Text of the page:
As we learned yesterday, the godly woman is to be devoted to good works.
Now, by good works, Paul doesn’t mean actions that make us acceptable to God. We are only able to stand before God because of the righteousness of Christ. Rather, these good works are what Jerry Bridges calls, “deliberate deeds that are helpful to others” (The Practice of Godliness, p. 232). They are acts of kindness that are evidence of our salvation.
And the woman who is devoted to good works reflects glory back to God. As John Stott explains, “It is when people see these good works that they will glorify God, for they embody the good news of his love which we proclaim” (The Message of the Sermon on the Mount, p. 62).
Now we haven’t been left to guess what good works we are supposed to do. God has already given us a “to do list.”
Among other things, they include:
Bringing up children
Washing the feet of the saints
Caring for the afflicted
To close, enjoy this video about one woman’s devotion to good works.
Now we come to our final “best deal” of the single season.
And we find it in 1 Timothy 5:9-10.
“Let a widow be enrolled if she is not less than sixty years of age, having been the wife of one husband, and having a reputation for good works: if she has brought up children, has shown hospitality, has washed the feet of the saints, has cared for the afflicted, and has devoted herself to every good work.”
This verse explains which widows are eligible to receive help and care from the church if they have no other means of support. But its application is for all of us, because it is a description of the life and character of a godly woman.
I want you to take a look at the final phrase—“has devoted herself to every good work”—At first glance, it may appear to be a little vague. Kinda like what happens when I can’t come up with a concluding sentence for one of my posts, so I just tack on something nice-sounding but essentially meaningless.
Not the case here! There is nothing vague about this concluding remark. Paul is making a very clear point. In case we got the idea that we could check off one of each of these good works and qualify as a godly woman, Paul raises the stakes considerably. He says the godly woman is devoted to good works. As one commentary describes it, she is “energetically and diligently giving herself” to this stuff. I can imagine this woman constantly looking and listening, ready to serve upon discovery of the slightest need.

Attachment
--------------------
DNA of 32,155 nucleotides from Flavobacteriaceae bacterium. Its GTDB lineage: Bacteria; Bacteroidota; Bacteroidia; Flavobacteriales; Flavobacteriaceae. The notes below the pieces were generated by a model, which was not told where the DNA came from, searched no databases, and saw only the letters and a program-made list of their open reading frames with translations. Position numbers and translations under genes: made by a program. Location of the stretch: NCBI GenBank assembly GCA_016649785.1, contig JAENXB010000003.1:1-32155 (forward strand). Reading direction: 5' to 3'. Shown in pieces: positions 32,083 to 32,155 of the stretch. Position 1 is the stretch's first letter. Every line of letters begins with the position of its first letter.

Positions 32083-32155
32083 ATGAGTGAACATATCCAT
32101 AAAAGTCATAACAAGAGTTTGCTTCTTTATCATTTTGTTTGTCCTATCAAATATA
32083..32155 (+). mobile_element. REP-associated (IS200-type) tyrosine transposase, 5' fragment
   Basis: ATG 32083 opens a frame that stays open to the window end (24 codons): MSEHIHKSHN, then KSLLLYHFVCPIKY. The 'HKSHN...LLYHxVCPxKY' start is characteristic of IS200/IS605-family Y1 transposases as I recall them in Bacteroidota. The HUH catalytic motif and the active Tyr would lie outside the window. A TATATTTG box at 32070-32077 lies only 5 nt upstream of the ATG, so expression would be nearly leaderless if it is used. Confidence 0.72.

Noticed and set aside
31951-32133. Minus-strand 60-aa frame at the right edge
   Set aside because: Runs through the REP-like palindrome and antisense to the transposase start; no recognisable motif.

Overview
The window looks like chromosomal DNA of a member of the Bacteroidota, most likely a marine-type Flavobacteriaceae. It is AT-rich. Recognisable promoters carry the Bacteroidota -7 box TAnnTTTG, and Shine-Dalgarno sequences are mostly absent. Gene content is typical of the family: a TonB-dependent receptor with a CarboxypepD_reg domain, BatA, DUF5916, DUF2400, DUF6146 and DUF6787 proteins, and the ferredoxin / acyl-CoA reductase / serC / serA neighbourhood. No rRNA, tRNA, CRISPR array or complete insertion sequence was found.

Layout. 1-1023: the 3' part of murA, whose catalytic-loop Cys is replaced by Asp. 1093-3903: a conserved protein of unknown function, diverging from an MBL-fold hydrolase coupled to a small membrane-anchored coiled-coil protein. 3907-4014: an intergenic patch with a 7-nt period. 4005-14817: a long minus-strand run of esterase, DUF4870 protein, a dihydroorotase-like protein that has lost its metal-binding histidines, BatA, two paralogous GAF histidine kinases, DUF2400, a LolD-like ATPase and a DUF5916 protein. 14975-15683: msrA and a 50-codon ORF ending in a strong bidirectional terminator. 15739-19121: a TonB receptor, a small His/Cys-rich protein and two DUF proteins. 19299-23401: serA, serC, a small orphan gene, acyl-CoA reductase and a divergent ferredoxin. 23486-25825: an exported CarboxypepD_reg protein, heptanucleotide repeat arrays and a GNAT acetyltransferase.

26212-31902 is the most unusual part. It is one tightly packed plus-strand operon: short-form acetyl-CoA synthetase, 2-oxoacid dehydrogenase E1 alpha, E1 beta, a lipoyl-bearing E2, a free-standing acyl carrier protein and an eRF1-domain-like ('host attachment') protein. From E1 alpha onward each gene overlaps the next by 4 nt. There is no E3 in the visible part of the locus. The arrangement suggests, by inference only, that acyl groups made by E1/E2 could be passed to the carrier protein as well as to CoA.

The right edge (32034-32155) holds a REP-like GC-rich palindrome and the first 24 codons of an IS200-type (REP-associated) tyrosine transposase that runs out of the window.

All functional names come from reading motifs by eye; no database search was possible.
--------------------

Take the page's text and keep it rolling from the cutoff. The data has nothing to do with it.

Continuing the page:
Do you remember the t-shirt that was popular a few years back with the slogan that read, “Tennis (or Basketball or Fishing) is Life. Everything else is just details”? Well, here Paul is saying that the godly woman’s outlook is: “Devotion to Good Works is Life. Everything else is just details.”
Bringing up children, showing hospitality, caring for the afflicted—these aren’t things the godly woman does one time, like a community service requirement. Good works are what she is giving her life, energy, time, and heart to. Good works are what she is all about.
But there is one other word that makes this phrase even more powerful. Yep, it’s that little word “every.” “Every” quite simply means “every.” It doesn’t mean “some” or “most,” but every. The godly woman doesn’t limit herself to good works that are easy, or get her the most attention, or are her top favorites. She practices good works of all kinds. And we can safely assume that they aren’t all pleasant.
Not such a vague phrase after all, huh?
I think John Wesley’s well-known quote expands nicely on what Paul is saying here:
“Do all the good you can, by all the means you can, in all the ways you can, in all the places you can, at all the times you can, to all the people you can, as long as you can.”
Cause everything else? It’s just details.
One mom of young kids has some advice for single women. Heather Koerner wants to tell you what she’d tell her single self, if she had the chance.
In “Study to Show Yourself a SAHM” [SAHM=Stay At Home Mom] she describes her unexpectedly rough entry into her new role as full-time wife, mother, and homemaker:
I’m not sure when it hit me.
Maybe it was the morning I sat watching my 3-month-old daughter sleep next to me on the living room floor as I folded what seemed like the third laundry load of burp cloths that day. There was a lot about the moment that I had expected — love in my eyes, wonder in my heart. But there was also a lot I hadn’t expected — a house that had once been orderly and clean that was now stacked high with piles of laundry, dirty dishes, baby paraphernalia and one exhausted, not very attractive looking mommy.